Al Sharpton on Crime
Reverend; Civil Rights Activist; Democratic Candidate for President
Al Sharpton opined, “There was a tone. And the fact that something so vicious could be done by somebody like Justin Volpe in a police station with other officers there has to give you an idea of the mentality that the police must have had at that time, that they could get away with it. You’re not just talking about a psychotic guy that brought him down under the railroad tracks after dark; he did this in the precinct and no one turned him in, no one stopped him, no one made a move. And that’s frightening.
The Diallo movement got rid of the Street Crimes Unit. Clearly it had almost a cowboy mentality. It had no concern for civil liberties. To live every day in a community where you have to be afraid of the cops and the robbers is something I would not wish on anybody.The four officers were acquitted after a criminal trial. Attempts to bring a civil lawsuit failed.
We hear Diallo’s parents came from Africa and were talking to Mayor Giuliani. Our fear was that Giuliani was going to try and get to the family and undercut the movement for justice.
EDWARDS: No, I would not.
SHARPTON: So you would proceed even with the flaws?
EDWARDS: I think those changes need to be made in the system. We need to make those changes. I’ve been fighting for those changes in the United States Senate.
SHARPTON: But you would let them continue?
EDWARDS: States can evaluate whether their own system is working. I think they vary from state-to-state. Illinois did that and came to a conclusion that their system was not working. I think we should support that if they make that determination.
SHARPTON: That sounds like states’ rights again. I don’t agree with that.
EDWARDS: No, it is not.
A: Unilaterally opposed and unequivocally under any circumstances.
SHARPTON: I disagree with the use of the death penalty because it has been proven too many times to have been discriminatory in the way it has been applied. It has not been proven to be a deterrent against crime. And I do not think because it has been proven wrong that we have the right to take lives if we can’t give lives, and we can’t give them.
A: Very easily. I stood up for a 15 year-old girl who said to me and others that she had been violated. I joined a wide array of people from Bill Cosby to elected officials who came to her defense. A jury didn’t believe her, many of us did and do. I stood up about the same time-about a year or two later-for several young men who were accused of raping a woman in Central Park in New York. A jury found them guilty and sent them to jail-some of them for 8 years. 13 years later a completely different person came forward and admitted to the crime and their convictions were overturned. Sometimes you have to stand up for what is right and you will be vindicated.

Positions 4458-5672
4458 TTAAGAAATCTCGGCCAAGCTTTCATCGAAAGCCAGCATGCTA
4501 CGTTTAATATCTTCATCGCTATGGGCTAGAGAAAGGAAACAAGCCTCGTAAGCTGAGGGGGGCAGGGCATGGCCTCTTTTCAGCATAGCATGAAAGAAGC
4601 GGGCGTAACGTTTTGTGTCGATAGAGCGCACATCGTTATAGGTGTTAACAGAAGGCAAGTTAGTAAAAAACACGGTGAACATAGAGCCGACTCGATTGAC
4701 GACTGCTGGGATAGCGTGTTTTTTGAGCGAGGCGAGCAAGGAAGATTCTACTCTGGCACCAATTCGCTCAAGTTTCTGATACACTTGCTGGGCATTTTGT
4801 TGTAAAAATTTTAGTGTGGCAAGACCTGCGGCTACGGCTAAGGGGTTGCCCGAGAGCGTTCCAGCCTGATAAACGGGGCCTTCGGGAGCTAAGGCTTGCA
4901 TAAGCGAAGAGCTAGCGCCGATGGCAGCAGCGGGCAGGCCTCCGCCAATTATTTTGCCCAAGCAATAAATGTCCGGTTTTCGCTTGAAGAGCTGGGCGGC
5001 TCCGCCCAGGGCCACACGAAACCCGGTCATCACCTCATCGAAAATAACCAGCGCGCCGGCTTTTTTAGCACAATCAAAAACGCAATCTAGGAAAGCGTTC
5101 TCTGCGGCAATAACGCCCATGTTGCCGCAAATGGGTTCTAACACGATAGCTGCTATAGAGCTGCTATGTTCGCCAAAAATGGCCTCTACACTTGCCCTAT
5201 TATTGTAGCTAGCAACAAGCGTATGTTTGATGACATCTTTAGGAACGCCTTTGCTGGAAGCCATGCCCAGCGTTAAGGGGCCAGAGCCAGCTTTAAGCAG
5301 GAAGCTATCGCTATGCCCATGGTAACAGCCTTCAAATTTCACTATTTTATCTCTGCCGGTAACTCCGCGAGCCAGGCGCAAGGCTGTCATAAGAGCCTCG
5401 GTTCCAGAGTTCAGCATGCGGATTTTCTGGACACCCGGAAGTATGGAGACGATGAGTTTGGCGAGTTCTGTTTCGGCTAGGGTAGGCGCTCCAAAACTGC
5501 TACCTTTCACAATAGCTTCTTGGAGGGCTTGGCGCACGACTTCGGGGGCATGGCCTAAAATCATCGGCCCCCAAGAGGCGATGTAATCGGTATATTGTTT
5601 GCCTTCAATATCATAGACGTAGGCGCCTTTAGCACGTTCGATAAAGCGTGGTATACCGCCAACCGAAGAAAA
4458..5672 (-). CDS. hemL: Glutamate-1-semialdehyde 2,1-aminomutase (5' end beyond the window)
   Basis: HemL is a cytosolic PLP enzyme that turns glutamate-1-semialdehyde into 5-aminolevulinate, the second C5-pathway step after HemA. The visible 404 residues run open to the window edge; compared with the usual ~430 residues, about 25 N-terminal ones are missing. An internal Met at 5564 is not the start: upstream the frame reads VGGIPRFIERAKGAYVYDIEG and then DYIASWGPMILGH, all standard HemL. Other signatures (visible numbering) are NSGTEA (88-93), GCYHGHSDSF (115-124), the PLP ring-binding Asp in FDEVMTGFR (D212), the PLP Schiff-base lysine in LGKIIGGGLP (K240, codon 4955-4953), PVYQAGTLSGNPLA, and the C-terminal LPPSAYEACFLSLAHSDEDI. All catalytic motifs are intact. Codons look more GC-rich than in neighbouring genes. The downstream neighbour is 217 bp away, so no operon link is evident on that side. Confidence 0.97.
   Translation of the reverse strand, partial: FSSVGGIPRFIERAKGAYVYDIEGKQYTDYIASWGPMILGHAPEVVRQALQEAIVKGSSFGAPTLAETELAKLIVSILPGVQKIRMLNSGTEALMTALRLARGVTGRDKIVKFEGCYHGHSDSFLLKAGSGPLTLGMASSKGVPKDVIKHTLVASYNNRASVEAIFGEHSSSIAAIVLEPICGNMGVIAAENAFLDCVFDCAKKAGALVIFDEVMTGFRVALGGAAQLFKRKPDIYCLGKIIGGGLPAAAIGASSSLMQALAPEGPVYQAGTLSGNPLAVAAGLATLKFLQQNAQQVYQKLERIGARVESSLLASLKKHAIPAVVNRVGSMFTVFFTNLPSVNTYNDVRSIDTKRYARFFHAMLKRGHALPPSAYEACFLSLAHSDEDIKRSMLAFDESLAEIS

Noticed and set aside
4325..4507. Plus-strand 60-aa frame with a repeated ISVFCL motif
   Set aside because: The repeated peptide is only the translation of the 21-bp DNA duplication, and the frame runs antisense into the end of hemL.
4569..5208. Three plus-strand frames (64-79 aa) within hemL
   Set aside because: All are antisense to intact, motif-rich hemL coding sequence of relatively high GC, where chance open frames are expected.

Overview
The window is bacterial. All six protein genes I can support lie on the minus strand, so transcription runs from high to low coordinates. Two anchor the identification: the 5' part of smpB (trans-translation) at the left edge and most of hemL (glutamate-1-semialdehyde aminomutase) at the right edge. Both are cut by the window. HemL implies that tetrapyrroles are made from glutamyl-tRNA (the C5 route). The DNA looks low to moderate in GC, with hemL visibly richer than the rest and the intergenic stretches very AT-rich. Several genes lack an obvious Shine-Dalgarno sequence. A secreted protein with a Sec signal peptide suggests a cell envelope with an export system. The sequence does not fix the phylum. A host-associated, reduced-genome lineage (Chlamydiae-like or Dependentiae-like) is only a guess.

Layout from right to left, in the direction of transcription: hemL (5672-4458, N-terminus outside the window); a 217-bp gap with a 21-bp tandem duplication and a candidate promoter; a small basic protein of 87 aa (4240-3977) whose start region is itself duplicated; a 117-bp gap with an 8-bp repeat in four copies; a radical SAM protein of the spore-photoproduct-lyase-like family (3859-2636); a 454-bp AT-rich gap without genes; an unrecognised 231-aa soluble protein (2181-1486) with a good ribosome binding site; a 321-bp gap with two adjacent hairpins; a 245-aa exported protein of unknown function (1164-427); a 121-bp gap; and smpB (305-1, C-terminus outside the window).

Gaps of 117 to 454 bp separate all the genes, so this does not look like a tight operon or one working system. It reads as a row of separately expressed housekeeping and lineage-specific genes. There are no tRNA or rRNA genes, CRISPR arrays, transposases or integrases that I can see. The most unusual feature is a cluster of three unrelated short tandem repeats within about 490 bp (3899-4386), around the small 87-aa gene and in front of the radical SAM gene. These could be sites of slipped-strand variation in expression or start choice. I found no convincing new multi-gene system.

I would say to the GOP that it is very strange if they were to attack me for standing up to a young woman who said she is violated. I suppose if I were accused of fondling her the GOP might have considered me for governor of California.
It’s no coincidence that the wealthy don’t get executed in this country. There have been wealthy individuals who have committed more horrendous crimes than Sankofa and we don’t take their lives. I’m running for president for people like Shaka Sankofa and others who have no rights or resources to save their lives and who have no one to speak for them.
|Other candidates on Crime:||Al Sharpton on other issues:|
GOP: Sen.John McCain
GOP V.P.: Gov.Sarah Palin
Democrat: Sen.Barack Obama
Dem.V.P.: Sen.Joe Biden
Constitution: Chuck Baldwin
Libertarian: Rep.Bob Barr
Constitution: Amb.Alan Keyes
Liberation: Gloria La Riva
Green: Rep.Cynthia McKinney
Socialist: Brian Moore
Independent: Ralph Nader